If health care was actually reformed in this country, those very same angry idiots would benefit greatly. Their kids would benefit greatly. Our entire economy would benefit greatly. But to the far right and apparently many conservative and and some so-called "liberal" politicians in Congress, that kind of "for the people" action is to be feared. What they really fear, of course, is losing the economic stranglehold they enjoy over this country. By making sure the government of the United Corporate States of America serves its corporatist masters at all costs, our political leaders assure their elected positions – to hell with policies that could benefit the American public.

Fighting against and breaking that corporate-government stranglehold is an idea that could instantly unite everyday Americans from all across the political spectrum. Only problem is, how do we get the really stupid people to understand it?

Tuesday, September 15, 2009

MUSIC: Costello's American Idolatry

This review originally ran in the September 2009 issue of Illinois Entertainer.

Secret, Profane, & Sugarcane
(Hear Music)
The prolific Elvis Costello is wearing his America on his sleeve. Has been for his past few non-jazz, non-operatic albums. Immediacy seems to be the objective, a sense that this is the one and only time the song is played, for all it's worth, by musicians who refuse to auto-anything and actually give a hot damn about capturing a great performance. It suits the historically fastidious Costello well.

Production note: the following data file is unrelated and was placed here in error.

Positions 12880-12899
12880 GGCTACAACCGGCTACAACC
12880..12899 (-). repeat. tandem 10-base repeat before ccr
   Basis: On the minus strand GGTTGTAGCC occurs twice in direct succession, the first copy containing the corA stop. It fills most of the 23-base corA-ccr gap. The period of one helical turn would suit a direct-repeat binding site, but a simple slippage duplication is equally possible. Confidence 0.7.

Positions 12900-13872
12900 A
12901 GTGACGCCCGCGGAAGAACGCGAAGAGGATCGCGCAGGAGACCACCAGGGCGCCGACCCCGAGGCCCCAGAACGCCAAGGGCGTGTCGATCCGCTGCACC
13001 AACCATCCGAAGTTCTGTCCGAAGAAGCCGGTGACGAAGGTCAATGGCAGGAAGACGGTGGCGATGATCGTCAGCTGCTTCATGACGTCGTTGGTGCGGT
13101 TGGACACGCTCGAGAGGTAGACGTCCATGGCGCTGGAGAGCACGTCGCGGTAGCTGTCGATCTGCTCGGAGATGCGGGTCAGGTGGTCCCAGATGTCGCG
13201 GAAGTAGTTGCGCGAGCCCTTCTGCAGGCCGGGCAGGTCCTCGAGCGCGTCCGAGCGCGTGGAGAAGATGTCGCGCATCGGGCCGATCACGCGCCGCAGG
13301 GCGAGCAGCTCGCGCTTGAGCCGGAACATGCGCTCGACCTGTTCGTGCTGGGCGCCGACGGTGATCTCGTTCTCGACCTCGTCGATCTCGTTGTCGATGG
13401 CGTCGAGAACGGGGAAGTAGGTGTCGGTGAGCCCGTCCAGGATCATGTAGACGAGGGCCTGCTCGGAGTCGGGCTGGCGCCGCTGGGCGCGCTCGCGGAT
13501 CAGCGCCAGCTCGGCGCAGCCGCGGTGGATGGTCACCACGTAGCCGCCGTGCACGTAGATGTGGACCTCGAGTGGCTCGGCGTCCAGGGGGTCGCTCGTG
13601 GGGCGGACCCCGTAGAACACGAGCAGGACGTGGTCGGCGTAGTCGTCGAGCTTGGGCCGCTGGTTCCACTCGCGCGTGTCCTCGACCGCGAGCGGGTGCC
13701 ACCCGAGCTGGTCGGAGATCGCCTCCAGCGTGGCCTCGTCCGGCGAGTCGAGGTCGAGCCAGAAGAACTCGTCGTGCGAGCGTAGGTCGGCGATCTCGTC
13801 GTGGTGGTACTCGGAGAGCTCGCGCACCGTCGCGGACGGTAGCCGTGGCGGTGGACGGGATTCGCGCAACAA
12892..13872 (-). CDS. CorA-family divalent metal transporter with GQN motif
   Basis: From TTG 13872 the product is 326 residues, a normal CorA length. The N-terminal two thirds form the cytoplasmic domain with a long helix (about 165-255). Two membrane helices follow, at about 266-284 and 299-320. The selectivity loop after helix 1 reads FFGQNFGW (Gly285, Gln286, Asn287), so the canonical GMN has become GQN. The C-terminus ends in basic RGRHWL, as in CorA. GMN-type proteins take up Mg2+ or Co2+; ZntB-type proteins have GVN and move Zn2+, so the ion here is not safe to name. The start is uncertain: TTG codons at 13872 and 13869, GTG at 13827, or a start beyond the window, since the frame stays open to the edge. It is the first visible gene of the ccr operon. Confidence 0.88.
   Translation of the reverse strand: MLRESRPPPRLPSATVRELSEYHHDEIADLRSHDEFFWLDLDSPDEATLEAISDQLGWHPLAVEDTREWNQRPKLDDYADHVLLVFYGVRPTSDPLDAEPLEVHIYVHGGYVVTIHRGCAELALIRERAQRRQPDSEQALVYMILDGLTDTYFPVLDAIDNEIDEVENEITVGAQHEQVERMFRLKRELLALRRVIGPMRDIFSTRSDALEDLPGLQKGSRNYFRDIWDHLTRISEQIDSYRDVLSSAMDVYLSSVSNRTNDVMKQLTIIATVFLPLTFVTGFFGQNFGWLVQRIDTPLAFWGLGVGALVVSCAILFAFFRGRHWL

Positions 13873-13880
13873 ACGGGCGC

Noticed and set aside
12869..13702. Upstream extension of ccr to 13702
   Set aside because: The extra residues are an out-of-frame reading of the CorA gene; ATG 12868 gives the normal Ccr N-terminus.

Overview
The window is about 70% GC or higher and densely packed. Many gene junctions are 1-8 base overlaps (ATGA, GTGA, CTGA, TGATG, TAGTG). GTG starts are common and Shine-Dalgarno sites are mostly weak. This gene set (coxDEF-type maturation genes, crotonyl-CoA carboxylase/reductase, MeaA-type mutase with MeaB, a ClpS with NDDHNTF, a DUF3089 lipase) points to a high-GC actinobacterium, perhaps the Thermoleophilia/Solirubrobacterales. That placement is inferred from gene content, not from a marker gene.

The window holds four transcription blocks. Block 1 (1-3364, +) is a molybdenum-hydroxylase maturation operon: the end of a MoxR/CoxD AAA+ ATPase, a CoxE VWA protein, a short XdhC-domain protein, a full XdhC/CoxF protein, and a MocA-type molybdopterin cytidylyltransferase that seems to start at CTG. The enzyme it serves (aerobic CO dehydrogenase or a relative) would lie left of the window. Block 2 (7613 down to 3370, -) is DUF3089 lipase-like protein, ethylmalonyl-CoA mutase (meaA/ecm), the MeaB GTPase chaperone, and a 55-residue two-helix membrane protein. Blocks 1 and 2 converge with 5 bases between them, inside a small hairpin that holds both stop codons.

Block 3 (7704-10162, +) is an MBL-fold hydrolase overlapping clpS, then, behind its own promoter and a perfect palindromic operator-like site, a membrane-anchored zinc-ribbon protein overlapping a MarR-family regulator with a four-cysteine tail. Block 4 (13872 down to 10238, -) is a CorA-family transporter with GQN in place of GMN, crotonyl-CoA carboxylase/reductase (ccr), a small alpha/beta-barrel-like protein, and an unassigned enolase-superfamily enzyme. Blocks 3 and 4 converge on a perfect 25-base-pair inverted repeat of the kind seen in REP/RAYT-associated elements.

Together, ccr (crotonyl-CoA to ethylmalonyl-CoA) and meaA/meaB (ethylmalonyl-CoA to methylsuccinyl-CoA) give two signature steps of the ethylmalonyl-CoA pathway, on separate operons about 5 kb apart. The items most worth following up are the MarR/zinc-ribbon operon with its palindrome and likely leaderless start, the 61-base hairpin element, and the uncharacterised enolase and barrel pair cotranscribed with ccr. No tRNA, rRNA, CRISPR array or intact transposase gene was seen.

"The Crooked Line" may be a surprisingly earnest declaration of love from Costello ("If you were my life's companion/As it seems you may turn out to be"), but you can trace a crooked line up the Mississippi from New Orleans to Memphis and Nashville to get a sense of the ragtime bluegrass on display here (note to lazy reviewers: mandolin doesn't equal "country"). Producer T-Bone Burnett and a prestigious handful of roots musicians (Jerry Douglas, Dennis Crouch, and Jim Lauderdale adding spare but spot-on harmonies) bring a remarkable amount of texture to this completely drum-less acoustic collection. Evocative tracks like the shuffling and sober "Down Among The Wine and Spirits" ("Where a man gets what he merits"), the pulsing canter of "Hidden Shame" ("Must it be my secret for eternity?"), and the slightly obsessive vamp "My All Time Doll" ("You're all I adore") reveal a cast of characters trafficking in secrets profane and dreams unfulfilled. "Sulphur to Sugarcane" is jaunty and mischievous, Costello assuming the guise of a troubadour touring U.S. cities and boudoirs ("The women in Poughkeepsie/Take their clothes off when they're tipsy") with the swagger of road-hard gigolo.

Secret falls flat on a few draggers ("She Handed Me a Mirror," "How Deep is the Red"), songs written for a Hans Christian Andersen-inspired chamber opera in 2005. They're overwrought, and if there's one thing this album (and 2008's Momofuku, and 2004's The Delivery Man) prove is that urgent Elvis is more persuasive Elvis.